Such an approach involves significant research work for a museum. In attempting to address the balance between displaying a history of use and a history of invention, it was necessary to seek out and reflect a range of voices often absent from written histories. These are the histories ‘from below’; not the formal histories of governments and those in a position of authority, but the often unrecorded experience of daily life at every level in society. To capture these accounts we developed a variety of research strategies and audience participation projects with the direct aim of reflecting diverse histories in our displays (for more information see Bunning et al. in this issue). The results can be experienced in the gallery in a number of ways, such as through the voice of the black activist and singer Paul Robeson, who gave a concert from New York to London using the first transatlantic telephone cable, the TAT-1; through the Cameroonian entrepreneurs who have learned to develop and mend mobile phone technology, self-taught through the internet; and through the stories of the Samaritans’ first callers and listeners who saw the potential of the telephone for helping those desperately in need.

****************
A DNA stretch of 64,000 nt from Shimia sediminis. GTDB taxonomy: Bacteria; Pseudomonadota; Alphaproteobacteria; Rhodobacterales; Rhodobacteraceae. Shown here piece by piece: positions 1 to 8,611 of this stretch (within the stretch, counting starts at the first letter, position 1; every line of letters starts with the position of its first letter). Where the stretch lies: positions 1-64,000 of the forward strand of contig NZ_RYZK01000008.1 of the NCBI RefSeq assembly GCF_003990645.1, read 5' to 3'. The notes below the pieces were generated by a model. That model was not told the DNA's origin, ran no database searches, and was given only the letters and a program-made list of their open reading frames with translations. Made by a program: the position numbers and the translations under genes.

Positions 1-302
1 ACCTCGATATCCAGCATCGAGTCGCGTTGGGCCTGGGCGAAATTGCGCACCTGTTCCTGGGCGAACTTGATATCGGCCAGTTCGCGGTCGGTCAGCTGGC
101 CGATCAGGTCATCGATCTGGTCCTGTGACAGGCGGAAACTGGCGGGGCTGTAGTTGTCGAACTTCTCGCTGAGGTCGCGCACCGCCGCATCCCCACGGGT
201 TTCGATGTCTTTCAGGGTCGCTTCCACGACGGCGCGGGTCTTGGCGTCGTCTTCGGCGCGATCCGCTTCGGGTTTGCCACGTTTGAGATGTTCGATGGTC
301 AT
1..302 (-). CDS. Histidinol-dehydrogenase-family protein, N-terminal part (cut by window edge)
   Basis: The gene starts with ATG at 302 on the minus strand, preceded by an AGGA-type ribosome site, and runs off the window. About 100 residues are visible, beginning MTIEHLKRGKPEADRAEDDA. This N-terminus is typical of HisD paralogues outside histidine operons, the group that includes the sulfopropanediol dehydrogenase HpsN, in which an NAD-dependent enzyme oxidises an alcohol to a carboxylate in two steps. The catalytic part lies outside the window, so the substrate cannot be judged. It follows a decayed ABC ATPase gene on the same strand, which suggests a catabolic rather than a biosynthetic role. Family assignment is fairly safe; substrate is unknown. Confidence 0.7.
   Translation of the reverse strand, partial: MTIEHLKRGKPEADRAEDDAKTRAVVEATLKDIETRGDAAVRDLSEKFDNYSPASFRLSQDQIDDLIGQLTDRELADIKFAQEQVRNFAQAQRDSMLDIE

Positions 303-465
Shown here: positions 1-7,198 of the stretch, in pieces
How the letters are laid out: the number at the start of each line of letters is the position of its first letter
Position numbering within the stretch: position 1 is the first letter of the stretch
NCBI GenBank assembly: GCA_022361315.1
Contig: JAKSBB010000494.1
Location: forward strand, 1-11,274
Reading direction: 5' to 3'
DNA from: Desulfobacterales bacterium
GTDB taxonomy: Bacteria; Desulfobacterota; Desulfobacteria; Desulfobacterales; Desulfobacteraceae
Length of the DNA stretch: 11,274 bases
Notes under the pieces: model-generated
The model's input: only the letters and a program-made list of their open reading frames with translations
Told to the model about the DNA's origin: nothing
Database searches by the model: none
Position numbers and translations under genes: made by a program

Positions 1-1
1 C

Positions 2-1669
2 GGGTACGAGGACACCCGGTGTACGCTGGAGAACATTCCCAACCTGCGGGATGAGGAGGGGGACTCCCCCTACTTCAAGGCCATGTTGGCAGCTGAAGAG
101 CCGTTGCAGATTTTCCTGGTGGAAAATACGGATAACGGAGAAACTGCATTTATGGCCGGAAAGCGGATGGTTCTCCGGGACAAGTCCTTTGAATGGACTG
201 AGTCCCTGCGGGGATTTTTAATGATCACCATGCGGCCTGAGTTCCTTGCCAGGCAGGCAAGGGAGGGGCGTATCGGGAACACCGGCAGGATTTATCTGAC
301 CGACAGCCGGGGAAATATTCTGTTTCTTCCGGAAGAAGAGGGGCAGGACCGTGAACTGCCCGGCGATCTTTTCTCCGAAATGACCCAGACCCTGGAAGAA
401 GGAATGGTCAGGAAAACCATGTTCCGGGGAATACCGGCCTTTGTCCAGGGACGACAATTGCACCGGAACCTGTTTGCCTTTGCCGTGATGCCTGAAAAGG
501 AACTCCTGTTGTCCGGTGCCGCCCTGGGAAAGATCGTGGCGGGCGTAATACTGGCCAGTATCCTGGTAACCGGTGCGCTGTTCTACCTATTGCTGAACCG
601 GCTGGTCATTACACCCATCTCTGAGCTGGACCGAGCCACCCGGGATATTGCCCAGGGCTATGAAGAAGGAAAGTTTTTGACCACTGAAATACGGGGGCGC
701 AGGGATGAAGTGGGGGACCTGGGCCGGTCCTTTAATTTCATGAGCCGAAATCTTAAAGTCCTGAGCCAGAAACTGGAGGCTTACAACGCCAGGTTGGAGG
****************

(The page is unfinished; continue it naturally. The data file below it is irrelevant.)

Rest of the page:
© Science Museum/Science & Society Picture Library
Paul Robeson and Alfie Bass communicated via the first transatlantic telephone cable, the TAT-1, in 1957. The installation is played above an original submarine repeater used to amplify the signal travelling through the cable.
This detailed historical research opened up a far richer – often female – narrative for the gallery. It would be tokenistic and ahistorical to present women as playing a major role in the creation of early communication technologies – there simply is no female counter-part to Charles Wheatstone, Alexander Graham Bell or John Logie Baird, because women had little access to the education, capital and resources available to male inventors and scientists. But if women rarely made these machines, they were central to the way they were used, adopted and integrated into society, changing social relations in the process. By focusing on the ways that technology was operated and used we can see the strength of women’s roles in information and communication technology – as programmers, communicators, operators – who all helped to define the meaning of these information machines as they became central to our world.
Component DOI: http://dx.doi.org/10.15180/150303/003